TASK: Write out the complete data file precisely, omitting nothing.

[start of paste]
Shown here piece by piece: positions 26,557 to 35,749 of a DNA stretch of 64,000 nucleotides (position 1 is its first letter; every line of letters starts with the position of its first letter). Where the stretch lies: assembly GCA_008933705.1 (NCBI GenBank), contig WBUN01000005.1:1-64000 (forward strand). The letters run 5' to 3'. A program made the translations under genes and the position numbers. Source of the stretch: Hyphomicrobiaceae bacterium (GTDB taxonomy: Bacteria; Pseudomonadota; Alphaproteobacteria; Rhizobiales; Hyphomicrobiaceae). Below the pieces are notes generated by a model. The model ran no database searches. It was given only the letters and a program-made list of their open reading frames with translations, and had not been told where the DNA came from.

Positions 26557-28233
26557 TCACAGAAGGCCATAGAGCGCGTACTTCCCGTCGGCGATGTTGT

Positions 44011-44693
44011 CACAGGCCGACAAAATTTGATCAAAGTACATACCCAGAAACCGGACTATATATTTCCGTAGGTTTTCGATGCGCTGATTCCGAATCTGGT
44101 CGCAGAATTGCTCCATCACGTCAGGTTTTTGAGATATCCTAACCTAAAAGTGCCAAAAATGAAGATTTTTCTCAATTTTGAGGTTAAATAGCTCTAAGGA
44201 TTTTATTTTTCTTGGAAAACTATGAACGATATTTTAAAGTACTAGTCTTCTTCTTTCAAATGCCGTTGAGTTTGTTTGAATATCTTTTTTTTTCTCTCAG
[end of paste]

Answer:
Shown here piece by piece: positions 26,557 to 35,749 of a DNA stretch of 64,000 nucleotides (position 1 is its first letter; every line of letters starts with the position of its first letter). Where the stretch lies: assembly GCA_008933705.1 (NCBI GenBank), contig WBUN01000005.1:1-64000 (forward strand). The letters run 5' to 3'. A program made the translations under genes and the position numbers. Source of the stretch: Hyphomicrobiaceae bacterium (GTDB taxonomy: Bacteria; Pseudomonadota; Alphaproteobacteria; Rhizobiales; Hyphomicrobiaceae). Below the pieces are notes generated by a model. The model ran no database searches. It was given only the letters and a program-made list of their open reading frames with translations, and had not been told where the DNA came from.

Positions 26557-28233
26557 TCACAGAAGGCCATAGAGCGCGTACTTCCCGTCGGCGATGTTGT

Positions 44011-44693
44011 CACAGGCCGACAAAATTTGATCAAAGTACATACCCAGAAACCGGACTATATATTTCCGTAGGTTTTCGATGCGCTGATTCCGAATCTGGT
44101 CGCAGAATTGCTCCATCACGTCAGGTTTTTGAGATATCCTAACCTAAAAGTGCCAAAAATGAAGATTTTTCTCAATTTTGAGGTTAAATAGCTCTAAGGA
44201 TTTTATTTTTCTTGGAAAACTATGAACGATATTTTAAAGTACTAGTCTTCTTCTTTCAAATGCCGTTGAGTTTGTTTGAATATCTTTTTTTTTCTCTCAG